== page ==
In an exemplary embodiment, the electronic whiteboard system can comprise a writing surface, a first optical detection element in communication with the writing surface, and a second optical detection element in communication with the writing surface. For example, the two optical detection elements can be coupled to the corners of the writing surface and detect an input device by measuring decreases in the intensity of light emitted from the optical detection elements and reflected back by a retro-reflective perimeter surrounding the writing surface.

In an exemplary embodiment, an optical electronic whiteboard comprises two cameras located at opposite corners along one edge of the whiteboard surface, and a reflecting means that runs around the three perimeter edges not including the perimeter edge between the two cameras. An illumination source (at each camera in an exemplary embodiment) illuminates the reflectors.

Light travels from an illumination source to the reflective edges and back to the camera. When no object is on the board, a camera sees a continuous light pattern encircling the board. When an object (finger, stylus, marker, or eraser) touches the board, it penetrates the light path, interrupting it. The camera can thereby determine the angular position of the object across its field of view. With two or more cameras, an exact (X, Y) location of the object can easily be triangulated.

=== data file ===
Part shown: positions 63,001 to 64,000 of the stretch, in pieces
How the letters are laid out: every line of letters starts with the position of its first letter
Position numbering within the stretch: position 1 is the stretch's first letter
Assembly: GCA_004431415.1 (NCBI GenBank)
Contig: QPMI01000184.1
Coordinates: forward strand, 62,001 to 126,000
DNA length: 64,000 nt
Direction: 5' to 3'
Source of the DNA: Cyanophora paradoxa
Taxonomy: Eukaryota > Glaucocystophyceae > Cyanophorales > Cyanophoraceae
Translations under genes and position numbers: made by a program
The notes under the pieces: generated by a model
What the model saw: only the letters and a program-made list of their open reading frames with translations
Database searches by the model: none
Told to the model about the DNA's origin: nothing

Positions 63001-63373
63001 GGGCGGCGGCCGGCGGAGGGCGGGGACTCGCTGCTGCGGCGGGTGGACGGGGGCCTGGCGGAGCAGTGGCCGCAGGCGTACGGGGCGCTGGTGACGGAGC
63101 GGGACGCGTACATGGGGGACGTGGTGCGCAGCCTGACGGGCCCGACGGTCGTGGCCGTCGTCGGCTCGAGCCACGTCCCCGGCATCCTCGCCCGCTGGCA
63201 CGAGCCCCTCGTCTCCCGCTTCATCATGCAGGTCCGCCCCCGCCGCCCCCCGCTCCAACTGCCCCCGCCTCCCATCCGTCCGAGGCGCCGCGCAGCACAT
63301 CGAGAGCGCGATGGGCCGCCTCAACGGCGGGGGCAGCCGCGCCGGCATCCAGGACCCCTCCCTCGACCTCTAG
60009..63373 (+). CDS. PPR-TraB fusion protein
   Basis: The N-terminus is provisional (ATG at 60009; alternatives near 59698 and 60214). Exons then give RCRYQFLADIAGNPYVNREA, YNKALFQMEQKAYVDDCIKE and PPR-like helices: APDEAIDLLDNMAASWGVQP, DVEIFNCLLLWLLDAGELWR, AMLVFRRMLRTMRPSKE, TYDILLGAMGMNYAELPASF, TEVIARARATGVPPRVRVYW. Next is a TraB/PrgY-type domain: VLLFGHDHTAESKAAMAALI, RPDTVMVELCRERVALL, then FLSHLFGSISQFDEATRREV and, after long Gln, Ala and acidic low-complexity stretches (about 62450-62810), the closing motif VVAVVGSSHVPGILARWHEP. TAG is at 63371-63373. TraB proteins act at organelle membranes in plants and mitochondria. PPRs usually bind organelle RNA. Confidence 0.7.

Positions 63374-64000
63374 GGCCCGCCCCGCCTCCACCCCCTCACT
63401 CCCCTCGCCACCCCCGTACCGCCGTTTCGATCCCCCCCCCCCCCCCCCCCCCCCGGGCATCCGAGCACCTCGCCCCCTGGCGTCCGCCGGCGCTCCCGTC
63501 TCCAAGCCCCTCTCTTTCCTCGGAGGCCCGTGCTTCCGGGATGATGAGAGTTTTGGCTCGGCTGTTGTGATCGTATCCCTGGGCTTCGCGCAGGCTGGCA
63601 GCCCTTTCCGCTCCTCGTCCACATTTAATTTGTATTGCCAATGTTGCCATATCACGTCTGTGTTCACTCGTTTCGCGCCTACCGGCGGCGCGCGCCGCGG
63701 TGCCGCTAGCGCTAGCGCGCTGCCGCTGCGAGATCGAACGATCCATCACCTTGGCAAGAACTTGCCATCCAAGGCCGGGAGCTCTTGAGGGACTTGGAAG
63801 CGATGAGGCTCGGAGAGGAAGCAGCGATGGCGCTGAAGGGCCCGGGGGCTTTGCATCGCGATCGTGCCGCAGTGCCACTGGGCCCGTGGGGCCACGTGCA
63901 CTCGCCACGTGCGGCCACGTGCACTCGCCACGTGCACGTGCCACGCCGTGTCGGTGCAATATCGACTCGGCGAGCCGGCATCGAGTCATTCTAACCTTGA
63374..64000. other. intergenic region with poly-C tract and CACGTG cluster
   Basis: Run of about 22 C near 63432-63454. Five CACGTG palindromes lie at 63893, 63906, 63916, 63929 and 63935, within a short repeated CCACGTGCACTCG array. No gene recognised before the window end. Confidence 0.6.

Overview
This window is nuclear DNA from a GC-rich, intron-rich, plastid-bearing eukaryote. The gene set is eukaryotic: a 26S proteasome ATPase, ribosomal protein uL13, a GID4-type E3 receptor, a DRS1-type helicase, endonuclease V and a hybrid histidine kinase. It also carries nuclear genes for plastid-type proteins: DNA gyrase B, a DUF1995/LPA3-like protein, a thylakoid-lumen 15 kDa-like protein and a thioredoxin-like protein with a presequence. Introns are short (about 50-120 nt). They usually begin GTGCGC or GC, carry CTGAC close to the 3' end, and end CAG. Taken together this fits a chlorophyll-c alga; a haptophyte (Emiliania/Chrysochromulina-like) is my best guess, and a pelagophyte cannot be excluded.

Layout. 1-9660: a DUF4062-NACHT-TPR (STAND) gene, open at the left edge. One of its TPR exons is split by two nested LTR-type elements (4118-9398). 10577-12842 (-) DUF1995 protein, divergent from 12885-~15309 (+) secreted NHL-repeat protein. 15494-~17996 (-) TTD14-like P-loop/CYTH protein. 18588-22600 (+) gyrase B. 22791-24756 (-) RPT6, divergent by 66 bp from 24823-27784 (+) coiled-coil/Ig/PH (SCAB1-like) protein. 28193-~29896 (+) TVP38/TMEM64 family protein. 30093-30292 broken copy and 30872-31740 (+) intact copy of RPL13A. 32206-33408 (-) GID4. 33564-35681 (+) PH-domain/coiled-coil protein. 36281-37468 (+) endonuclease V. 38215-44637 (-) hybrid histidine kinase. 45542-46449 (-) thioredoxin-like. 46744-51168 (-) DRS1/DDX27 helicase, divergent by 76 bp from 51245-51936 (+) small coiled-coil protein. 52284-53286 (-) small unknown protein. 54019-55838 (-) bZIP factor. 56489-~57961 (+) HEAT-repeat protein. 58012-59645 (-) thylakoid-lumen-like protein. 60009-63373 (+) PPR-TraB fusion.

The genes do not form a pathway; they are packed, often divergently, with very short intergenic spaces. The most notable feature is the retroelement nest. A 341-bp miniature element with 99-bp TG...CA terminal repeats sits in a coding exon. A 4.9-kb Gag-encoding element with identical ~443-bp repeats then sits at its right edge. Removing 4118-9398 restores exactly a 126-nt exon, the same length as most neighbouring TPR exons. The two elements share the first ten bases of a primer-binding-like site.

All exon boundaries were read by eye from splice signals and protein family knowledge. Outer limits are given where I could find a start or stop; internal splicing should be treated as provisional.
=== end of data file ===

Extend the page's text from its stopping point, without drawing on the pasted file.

Embodiments of the eraser can comprise an eraser pad and a mounting block, optionally with a separate handle for ease of holding/manipulating. The mounting block can have a plurality, preferably four, faceted interior “windows”. Each interior window can comprise a reflector, such that at any point in time, at least one of the two or more cameras of the system can “see” at least one reflector, wherein eraser ghosting is eliminated. The windows can be located behind an infrared transmissive and visible light-blocking cover when infrared light is used for the coordinate detection.

These and other features as well as advantages, which characterize various exemplary embodiments of the present invention, will be apparent from a reading of the following detailed description and a review of the associated drawings.

BRIEF DESCRIPTION OF THE DRAWINGS

FIGS. 1A and 1B illustrate a conventional problem of accurately determining the orientation of a conventional rectangular eraser when used with an optically sensing electronic whiteboard system.

FIG. 2 illustrates an electronic whiteboard system, in accordance with an exemplary embodiment of the present invention.

FIG. 3 illustrates an electronic whiteboard system for use with a projector, in accordance with an exemplary embodiment of the present invention.